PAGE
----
I’ve been going through a sort of mid-life crisis for a while now. Well, it’s “called” a mid-life crisis, but I’d call it a third-life crisis, since I do plan on living until at least 150…

A mid-life crisis normally involves the self-reflection of your life up until that point, causing regretful feelings of what you may not have accomplished in your life so far. This accurately describes my situation.

I always knew that I would change the world in some positive way, and had several vague ideas of what vehicle would help me accomplish that. I love technology, and software development, in particular. And I always figured it would be through technology that I would accomplish these goals. But I have not been able to put my finger on exactly how.

Where I Am Now 

I’m currently a software architect at a highly successful web marketing startup, and I’ve been there for seven years. And, although it is a challenging position, and the best company I have ever worked for, it makes me feel rather empty. After all, I don’t believe that it’s necessarily the vehicle to change the world.

Back in 1990, I believed that I wanted to run a software company, and develop software development tools. I started such a company with several co-workers from my former firm. It was a niche market, and also not necessarily a vehicle for changing the world. But we needed to earn a living to support growing families, and the tool wasn’t selling well, so we morphed into a software consulting firm. That was also challenging, and we were fairly successful at it, but I began to despise it. It ended up that I had to run the company, and did less and less development. It hurt my soul. But even if I was still consulting, it still wasn’t exactly what I wanted to do, but I couldn’t put my finger on exactly what it was. And when the company basically went bust during the 2000 dot com meltdown, I joined the startup that I’m with today.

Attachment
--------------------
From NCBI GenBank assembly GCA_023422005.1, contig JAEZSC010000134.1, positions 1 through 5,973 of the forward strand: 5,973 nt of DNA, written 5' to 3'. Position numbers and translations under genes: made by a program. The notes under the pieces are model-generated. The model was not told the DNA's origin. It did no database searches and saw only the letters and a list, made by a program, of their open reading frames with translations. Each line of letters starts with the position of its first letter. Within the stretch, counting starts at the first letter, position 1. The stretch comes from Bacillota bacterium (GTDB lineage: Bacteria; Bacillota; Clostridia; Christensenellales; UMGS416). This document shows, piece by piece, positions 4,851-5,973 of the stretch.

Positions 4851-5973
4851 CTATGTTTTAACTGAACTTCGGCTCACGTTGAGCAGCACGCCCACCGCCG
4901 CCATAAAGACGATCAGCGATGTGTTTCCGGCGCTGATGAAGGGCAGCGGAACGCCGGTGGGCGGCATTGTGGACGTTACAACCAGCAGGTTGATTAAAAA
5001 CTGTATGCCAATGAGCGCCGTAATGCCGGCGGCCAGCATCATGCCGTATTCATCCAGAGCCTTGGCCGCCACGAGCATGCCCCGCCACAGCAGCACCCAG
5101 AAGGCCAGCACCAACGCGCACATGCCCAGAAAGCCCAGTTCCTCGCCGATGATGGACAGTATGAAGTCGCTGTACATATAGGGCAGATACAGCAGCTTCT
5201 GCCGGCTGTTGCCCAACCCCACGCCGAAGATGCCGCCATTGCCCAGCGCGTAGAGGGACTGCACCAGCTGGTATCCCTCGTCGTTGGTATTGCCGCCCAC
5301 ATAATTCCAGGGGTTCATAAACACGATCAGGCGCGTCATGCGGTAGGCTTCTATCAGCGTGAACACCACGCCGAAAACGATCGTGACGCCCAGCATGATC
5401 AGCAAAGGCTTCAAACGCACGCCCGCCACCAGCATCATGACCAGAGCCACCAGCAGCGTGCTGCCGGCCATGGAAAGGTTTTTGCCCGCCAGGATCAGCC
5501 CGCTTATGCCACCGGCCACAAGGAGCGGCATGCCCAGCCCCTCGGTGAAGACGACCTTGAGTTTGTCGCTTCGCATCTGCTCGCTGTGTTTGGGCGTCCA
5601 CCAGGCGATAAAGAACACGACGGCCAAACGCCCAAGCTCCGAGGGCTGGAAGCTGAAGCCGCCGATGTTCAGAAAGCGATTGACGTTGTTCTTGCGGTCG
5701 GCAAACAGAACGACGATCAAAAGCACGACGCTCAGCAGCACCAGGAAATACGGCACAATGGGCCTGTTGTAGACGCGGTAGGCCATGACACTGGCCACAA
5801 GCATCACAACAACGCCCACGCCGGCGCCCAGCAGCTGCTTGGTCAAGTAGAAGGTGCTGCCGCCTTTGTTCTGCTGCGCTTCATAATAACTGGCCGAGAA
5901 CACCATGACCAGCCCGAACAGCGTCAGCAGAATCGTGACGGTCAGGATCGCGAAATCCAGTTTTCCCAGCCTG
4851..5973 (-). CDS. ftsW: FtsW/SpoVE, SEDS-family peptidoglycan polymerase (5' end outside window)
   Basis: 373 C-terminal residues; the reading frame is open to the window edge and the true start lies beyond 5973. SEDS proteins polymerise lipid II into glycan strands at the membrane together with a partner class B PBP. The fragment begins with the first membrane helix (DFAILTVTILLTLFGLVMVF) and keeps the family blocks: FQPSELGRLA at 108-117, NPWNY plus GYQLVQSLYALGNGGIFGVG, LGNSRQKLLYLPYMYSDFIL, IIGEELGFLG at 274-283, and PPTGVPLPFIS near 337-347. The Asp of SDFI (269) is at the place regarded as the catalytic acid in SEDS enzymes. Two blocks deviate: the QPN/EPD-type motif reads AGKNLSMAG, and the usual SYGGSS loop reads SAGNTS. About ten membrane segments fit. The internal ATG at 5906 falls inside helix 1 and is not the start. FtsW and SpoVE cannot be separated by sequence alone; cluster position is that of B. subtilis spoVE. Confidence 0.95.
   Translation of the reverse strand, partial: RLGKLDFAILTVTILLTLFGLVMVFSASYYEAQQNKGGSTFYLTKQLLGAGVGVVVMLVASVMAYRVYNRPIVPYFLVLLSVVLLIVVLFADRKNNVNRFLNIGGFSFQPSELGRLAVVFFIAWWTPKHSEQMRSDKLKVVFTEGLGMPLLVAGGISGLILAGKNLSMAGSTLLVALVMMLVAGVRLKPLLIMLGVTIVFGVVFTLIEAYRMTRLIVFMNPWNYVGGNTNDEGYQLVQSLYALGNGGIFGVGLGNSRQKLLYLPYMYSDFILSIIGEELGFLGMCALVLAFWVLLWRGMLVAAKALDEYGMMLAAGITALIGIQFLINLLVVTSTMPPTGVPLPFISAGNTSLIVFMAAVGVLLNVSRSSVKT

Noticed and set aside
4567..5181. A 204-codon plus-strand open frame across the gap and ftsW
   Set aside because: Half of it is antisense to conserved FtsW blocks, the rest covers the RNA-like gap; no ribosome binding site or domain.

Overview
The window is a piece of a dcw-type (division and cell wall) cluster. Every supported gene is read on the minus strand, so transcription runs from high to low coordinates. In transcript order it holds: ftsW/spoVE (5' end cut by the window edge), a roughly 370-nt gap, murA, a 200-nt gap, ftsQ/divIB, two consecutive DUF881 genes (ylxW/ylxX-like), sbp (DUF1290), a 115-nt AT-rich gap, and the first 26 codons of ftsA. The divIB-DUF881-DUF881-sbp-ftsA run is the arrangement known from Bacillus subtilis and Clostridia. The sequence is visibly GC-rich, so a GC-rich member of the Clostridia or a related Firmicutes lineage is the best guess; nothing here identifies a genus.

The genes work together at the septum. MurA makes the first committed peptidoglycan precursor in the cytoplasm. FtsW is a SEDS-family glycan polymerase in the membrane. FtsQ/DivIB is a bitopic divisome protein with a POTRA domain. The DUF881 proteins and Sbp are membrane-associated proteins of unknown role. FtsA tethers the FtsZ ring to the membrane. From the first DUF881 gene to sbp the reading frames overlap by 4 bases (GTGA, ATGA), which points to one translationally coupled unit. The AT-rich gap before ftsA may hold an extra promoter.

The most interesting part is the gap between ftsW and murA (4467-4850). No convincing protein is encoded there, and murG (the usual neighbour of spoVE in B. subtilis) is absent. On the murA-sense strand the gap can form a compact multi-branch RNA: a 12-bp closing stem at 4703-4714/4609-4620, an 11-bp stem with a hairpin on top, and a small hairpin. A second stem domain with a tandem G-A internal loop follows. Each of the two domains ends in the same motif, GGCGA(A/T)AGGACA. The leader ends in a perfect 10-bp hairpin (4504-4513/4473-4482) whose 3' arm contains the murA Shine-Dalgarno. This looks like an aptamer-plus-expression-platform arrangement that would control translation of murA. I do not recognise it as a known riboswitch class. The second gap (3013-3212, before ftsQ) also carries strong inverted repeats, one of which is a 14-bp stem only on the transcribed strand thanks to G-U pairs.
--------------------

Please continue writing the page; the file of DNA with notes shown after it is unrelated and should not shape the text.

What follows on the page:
I’ve always felt like sort of an outsider here. Although the people are great, and the job is challenging, I had sworn in the past that I would never work for someone else again, and felt like I was just there until my “calling” came through. But I still only had a vague idea of what that calling was. I thought I was going to one day start another software development company to develop productivity software, which is more of a horizontal market target, but when I pictured running such a company, I never really focused on the development aspect as much as having a company where I could help mold development careers. That should have been a hint of what my true calling was.

Past Hints of My Passion